Chemotherapy-induced AE was first described in 1982.[1],[2] This is a distinctive toxic reaction which manifests as a painful AE.[1] It is most commonly seen with high-dose cytarabine, doxorubicin and fluorouracil.[1],[2],[3] The exact mechanism of this reaction is unknown but concentration of the drug by the large number of sweat glands in the palms and soles may explain the localization of the reaction.[1],[2],[4] This hypothesis is supported by the association of AE with chemotherapy-induced syringosquamous metaplasia.[1] This reaction is dose-dependent and may appear with bolus high-dose infusions or long-term low-dose infusions.[2],[5] It is reported mostly in adults and appears 1 to 21 days after the administration of the chemotherapy. It presents as painful, edematous, symmetrical, well-demarcated erythematous macules on the palms and soles. This is often preceded by dysaesthesia and tingling over the palms and soles.[1],[2],[5] In severe cases, bullae involving the palms, soles and the dorsal aspect of the hands and feet may develop.[1] The patient usually recovers without complications although full thickness ischemic necrosis may occur rarely in areas of blistering.[5] Most cases require only supportive care like cold compresses and elevation of the affected limb. Mucositis, thrombocytopenia and leucopenia are well-known adverse effects of methotrexate. However, the association of AE with methotrexate therapy is unusual.[2],[6],[7],[8],[9],[10]

Acral erythema involving the soles of the feet with sparing of the palms and the concomitant presence of diffuse macular lesions over the body has been reported in one case previously.[2] The bullous variant of AE has been commonly described for regimens containing cytarabine. Four case reports of bullous AE due to methotrexate have been published previously.[2],[6],[9],[10] In our patient there was bullous AE involving the soles of both feet with only a single erythematous macule on the right palm in addition to a macular rash on the face and upper trunk, buccal mucositis, leucopenia and thrombocytopenia. Methotrexate was not reinstituted in this patient and the patient was referred for radiotherapy.

  References Top

1.Fitzpatrick JE. Mucocutaneous complications of Antineoplastic therapy. In : Freedberg IM, Eisen AZ, Wolff K, Austen KF, Goldsmith LA, Katz SI, editors. Fitzpatrick's Dermatology in General Medicine, Volume 1, 6th ed. New York: McGraw-Hill; 2003; p. 1337-47.  Back to cited text no. 1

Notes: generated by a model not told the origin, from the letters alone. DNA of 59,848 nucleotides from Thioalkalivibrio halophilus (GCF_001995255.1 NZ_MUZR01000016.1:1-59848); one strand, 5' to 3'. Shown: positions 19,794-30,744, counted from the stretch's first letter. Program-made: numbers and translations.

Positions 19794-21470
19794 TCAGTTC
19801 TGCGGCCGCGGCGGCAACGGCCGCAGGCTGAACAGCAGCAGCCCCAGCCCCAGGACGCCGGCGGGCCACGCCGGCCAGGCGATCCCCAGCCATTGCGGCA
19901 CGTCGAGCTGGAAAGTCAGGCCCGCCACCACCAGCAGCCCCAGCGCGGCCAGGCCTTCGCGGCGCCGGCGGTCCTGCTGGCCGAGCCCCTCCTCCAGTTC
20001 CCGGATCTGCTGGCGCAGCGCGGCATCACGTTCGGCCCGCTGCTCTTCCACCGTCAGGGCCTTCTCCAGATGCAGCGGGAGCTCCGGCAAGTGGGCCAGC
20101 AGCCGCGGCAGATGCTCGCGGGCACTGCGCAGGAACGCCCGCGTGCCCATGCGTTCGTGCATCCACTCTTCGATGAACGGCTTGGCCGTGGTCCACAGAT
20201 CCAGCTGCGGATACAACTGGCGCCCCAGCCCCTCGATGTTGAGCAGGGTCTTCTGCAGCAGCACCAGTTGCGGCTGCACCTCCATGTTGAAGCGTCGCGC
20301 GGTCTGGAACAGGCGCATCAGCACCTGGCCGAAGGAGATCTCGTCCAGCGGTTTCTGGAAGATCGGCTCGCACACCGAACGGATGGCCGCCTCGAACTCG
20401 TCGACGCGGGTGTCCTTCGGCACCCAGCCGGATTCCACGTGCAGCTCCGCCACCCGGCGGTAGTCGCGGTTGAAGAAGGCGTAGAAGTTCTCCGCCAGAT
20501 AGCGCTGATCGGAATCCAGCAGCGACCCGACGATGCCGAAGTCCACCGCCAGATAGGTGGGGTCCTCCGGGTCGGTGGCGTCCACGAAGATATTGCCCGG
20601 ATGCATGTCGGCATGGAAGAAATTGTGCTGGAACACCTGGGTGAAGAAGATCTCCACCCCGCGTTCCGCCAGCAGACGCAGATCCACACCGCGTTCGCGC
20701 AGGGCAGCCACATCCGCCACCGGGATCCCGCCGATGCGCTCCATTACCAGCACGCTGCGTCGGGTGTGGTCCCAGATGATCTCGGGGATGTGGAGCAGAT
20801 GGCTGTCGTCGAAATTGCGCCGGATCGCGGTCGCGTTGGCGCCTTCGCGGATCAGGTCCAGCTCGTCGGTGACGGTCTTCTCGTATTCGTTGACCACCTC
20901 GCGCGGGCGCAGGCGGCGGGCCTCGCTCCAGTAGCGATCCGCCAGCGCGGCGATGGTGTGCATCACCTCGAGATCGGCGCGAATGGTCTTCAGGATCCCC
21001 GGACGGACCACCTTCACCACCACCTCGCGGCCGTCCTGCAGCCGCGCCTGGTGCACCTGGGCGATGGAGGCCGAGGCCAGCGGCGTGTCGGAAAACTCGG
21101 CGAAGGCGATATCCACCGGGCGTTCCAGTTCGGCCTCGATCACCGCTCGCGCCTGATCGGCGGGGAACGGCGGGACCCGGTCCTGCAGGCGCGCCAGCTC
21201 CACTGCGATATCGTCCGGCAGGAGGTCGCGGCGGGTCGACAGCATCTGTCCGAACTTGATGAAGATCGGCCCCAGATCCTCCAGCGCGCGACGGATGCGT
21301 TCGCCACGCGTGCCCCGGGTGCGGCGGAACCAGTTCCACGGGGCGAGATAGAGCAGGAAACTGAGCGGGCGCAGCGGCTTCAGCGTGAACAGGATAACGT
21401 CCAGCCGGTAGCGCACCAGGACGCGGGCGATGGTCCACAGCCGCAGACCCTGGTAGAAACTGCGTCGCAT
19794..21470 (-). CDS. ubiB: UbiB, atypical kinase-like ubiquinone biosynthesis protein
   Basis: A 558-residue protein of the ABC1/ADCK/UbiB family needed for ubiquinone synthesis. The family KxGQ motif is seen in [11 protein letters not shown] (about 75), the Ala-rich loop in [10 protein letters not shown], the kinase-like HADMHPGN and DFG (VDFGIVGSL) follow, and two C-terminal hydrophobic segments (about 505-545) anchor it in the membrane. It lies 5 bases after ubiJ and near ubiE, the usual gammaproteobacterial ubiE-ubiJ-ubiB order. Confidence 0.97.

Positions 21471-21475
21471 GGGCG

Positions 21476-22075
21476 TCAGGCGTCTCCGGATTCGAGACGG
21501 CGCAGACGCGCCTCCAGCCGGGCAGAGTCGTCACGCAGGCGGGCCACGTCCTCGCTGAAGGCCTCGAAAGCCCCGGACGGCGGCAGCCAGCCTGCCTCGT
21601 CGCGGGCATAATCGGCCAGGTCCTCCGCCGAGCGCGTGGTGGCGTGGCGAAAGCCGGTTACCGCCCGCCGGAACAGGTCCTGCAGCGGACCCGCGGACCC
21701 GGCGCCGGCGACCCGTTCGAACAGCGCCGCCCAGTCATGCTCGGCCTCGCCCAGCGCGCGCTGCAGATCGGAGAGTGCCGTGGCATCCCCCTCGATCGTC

2.Feizy V, Namazi MR, Barikbin B, Ehsani A. Methotrexate-Induced Acral Erythema with Bullous Reaction. Dermatology Online Journal. [cited 2005 Nov 10]. Available from:  Back to cited text no. 2    
3.Waltzer JF, Flowers FP. Bullous variant of chemotherapy-induced acral erythema. Arch Dermatol 1993;129:43-5.  Back to cited text no. 3  [PUBMED]  
4.Baack BR, Burgdorf WH. Chemotherapy-induced acral erythema. J Am Acad Dermatol 1991;24:457-61.  Back to cited text no. 4  [PUBMED]  
5.Odom RB, James WD, Berger TG; Andrews Diseases of the skin, 9th ed. WB Saunders: Philadephia; 2000. p. 140.  Back to cited text no. 5    
6.Hellier I, Bessis D, Sotto A, Margueritte G, Guilhou JJ. High-dose methotrexate-induced bullous variant of acral erythema. Arch Dermatol 1996;132:590-1.  Back to cited text no. 6  [PUBMED]  
7.Millot F, Auriol F, Brecheteau P, Guilhot F. Acral erythema in children receiving high- dose methotrexate. Pediatr Dermatol 1999;16:398-400.  Back to cited text no. 7  [PUBMED]  [FULLTEXT]
8.Ikeda H, Kawano H, Kitaura T, Kimura A, Kihira K. Acral erythema associated with high-dose methotrexate infusion. Ann Pharmacother 1999;33:646.  Back to cited text no. 8  [PUBMED]  [FULLTEXT]
9.Morrell DS, Challgren E, Eapen M, Esterly NB. Bullous acral erythema secondary to high-dose methotrexate. J Pediatr Hematol Oncol 2002;24:240.  Back to cited text no. 9  [PUBMED]  [FULLTEXT]
10.Werchniak AE, Chaffee S, Dinulos JG. Methotrexate induced bullous acral erythema in a child. J Am Acad Dermatol 2005;52:S93-5.  Back to cited text no. 10  [PUBMED]  [FULLTEXT]


[Figure - 1], [Figure - 2], [Figure - 3]